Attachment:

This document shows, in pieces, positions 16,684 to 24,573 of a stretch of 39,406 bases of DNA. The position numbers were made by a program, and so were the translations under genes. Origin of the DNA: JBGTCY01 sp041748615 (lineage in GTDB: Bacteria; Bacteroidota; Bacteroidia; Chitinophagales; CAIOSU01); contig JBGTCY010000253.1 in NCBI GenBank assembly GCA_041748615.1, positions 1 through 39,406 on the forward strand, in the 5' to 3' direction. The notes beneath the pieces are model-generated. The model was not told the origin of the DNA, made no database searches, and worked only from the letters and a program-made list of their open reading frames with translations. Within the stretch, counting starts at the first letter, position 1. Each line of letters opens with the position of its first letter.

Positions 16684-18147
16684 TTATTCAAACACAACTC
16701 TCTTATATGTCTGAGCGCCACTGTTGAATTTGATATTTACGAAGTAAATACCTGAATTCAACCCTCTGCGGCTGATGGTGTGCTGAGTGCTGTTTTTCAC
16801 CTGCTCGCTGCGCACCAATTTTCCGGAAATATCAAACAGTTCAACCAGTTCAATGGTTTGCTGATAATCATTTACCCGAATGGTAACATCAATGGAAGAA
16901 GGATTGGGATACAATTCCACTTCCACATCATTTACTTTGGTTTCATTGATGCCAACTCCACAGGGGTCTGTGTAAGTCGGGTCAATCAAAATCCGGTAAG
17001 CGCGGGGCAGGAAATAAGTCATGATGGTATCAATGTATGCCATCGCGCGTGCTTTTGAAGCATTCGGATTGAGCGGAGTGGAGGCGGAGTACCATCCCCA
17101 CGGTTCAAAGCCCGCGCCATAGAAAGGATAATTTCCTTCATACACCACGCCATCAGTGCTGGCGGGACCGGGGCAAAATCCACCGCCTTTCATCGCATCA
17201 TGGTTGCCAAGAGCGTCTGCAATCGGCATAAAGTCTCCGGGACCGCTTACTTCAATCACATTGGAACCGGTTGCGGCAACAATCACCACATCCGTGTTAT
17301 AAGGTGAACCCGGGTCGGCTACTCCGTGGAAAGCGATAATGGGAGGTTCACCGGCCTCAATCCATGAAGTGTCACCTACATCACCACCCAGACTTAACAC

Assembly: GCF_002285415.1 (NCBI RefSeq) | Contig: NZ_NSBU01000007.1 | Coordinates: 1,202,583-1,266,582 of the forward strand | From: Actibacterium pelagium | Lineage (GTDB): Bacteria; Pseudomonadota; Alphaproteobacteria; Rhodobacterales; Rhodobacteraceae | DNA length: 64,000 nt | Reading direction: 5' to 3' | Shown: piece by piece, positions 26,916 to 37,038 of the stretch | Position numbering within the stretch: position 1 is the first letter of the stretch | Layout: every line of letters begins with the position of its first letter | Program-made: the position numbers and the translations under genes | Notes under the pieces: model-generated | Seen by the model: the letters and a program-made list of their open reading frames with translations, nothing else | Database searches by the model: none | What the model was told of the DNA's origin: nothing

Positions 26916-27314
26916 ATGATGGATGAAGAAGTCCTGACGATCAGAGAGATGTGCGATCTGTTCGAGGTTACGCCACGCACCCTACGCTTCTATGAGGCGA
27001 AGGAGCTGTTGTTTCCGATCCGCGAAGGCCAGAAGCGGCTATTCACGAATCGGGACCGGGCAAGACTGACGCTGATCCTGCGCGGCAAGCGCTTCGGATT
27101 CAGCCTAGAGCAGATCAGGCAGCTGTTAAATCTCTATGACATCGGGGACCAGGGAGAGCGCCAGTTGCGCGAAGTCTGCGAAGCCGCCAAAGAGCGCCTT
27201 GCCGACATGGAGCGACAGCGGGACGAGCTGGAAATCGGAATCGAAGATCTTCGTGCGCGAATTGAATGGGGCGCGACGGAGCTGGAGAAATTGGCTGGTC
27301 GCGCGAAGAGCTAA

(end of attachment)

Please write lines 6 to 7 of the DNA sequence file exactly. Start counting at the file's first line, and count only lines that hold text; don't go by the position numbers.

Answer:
16901 GGATTGGGATACAATTCCACTTCCACATCATTTACTTTGGTTTCATTGATGCCAACTCCACAGGGGTCTGTGTAAGTCGGGTCAATCAAAATCCGGTAAG
17001 CGCGGGGCAGGAAATAAGTCATGATGGTATCAATGTATGCCATCGCGCGTGCTTTTGAAGCATTCGGATTGAGCGGAGTGGAGGCGGAGTACCATCCCCA